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Vitaly Ginzburg: an interview

Vitaly Ginzburg in Stockholm in 2003

By Matin Durrani

Vitaly Ginzburg, who turned 93 last month, is without doubt one of the leading Russian theorists of the 20th century, who shared the 2003 Nobel Prize for Physics with Alexei Abrikosov and Tony Leggett for their work on the theory of superconductors and superfluids.

He’s a long-standing admirer of Physics World magazine — having first written for us back in 1997 — and when the opportunity arose to interview him, I jumped at the chance.

Ginzburg gave answers to our questions in Russian, which were then translated into English by Vitaly Kisin, a former colleauge of mine here at Institute of Physics Publishing. I must also thank Maria Aksenteva, who is the managing editor of the journal Uspekhi Fizicheskikh Nauk, which Ginzburg has edited for the last 11 years. She is very much his “eyes and ears”.

In the interview, which you can read by following this link, Ginzburg talks about how his interest in physics developed, why he distrusts the Church’s growing role in Russian society, and how his role in developing a hydrogen bomb for the Soviet Union was what saved his life.:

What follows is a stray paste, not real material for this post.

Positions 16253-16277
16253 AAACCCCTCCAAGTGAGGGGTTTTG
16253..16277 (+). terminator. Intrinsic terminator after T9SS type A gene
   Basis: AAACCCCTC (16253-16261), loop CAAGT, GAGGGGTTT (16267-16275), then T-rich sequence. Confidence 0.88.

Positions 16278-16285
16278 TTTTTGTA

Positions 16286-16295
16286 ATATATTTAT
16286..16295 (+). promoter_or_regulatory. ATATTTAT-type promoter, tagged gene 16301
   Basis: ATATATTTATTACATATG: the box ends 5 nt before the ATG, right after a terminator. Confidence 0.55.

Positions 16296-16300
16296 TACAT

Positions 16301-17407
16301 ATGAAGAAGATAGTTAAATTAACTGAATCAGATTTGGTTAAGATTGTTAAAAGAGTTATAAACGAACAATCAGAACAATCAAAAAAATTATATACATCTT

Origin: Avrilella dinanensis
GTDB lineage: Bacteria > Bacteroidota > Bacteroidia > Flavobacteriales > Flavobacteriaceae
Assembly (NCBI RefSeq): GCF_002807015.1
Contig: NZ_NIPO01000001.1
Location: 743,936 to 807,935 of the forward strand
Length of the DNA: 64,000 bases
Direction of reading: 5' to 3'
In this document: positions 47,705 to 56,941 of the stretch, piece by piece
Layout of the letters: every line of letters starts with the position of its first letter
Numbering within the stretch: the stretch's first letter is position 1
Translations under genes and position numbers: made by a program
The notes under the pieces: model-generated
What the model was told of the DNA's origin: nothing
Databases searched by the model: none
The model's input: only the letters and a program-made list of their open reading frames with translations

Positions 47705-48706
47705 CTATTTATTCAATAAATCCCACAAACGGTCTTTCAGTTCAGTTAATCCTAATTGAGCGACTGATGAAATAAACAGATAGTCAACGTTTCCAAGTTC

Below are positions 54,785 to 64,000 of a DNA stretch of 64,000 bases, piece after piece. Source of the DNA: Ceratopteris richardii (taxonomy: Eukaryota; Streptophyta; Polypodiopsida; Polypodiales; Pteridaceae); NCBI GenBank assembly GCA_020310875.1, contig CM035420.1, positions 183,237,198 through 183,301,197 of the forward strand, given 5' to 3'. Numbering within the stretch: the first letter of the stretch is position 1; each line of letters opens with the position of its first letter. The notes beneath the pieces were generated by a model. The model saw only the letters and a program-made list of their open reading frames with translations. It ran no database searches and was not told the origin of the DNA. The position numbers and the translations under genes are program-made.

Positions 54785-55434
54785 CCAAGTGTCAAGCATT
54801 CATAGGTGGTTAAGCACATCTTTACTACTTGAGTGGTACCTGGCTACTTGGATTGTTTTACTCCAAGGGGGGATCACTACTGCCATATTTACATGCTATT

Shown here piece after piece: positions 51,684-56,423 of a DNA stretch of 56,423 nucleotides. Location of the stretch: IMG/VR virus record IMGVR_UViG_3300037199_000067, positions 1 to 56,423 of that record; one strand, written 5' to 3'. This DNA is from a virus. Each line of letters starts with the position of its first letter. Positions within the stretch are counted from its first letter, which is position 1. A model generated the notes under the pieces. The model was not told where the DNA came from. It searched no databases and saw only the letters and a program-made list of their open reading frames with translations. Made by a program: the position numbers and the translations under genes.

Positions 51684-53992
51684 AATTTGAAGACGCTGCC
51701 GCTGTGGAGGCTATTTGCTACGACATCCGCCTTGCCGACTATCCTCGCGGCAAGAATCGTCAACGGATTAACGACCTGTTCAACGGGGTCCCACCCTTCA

The interview is in the opinion section of’s In-depth channel which currently contains a couple other great articles worth checking out.

In How to publish a scientific comment Rick Trebino relives the time he tried – and failed – to have a comment published in a scientific journal. You couldn’t make the story up.

Then as Imperial College London counts down to a debate on the pros and cons of human space flight on 12 November, the two panellists write exclusively for us, presenting their arguments for and against manned or robotic space missions in the article Human spaceflight: science or spectacle? Championing robotic missions is David Clements, a lecturer in astrophysics from Imperial. Making the case for human space flight is Ian Crawford, a reader in planetary science and astrobiology from Birkbeck College, London.

Finally, Robert P Crease probes arguments made by US energy secretary Steven Chu that the next generation of synchrotron sources are an essential tool for meeting the energy challenge — check out his article “The Lure of Synchrotrons” by following this link

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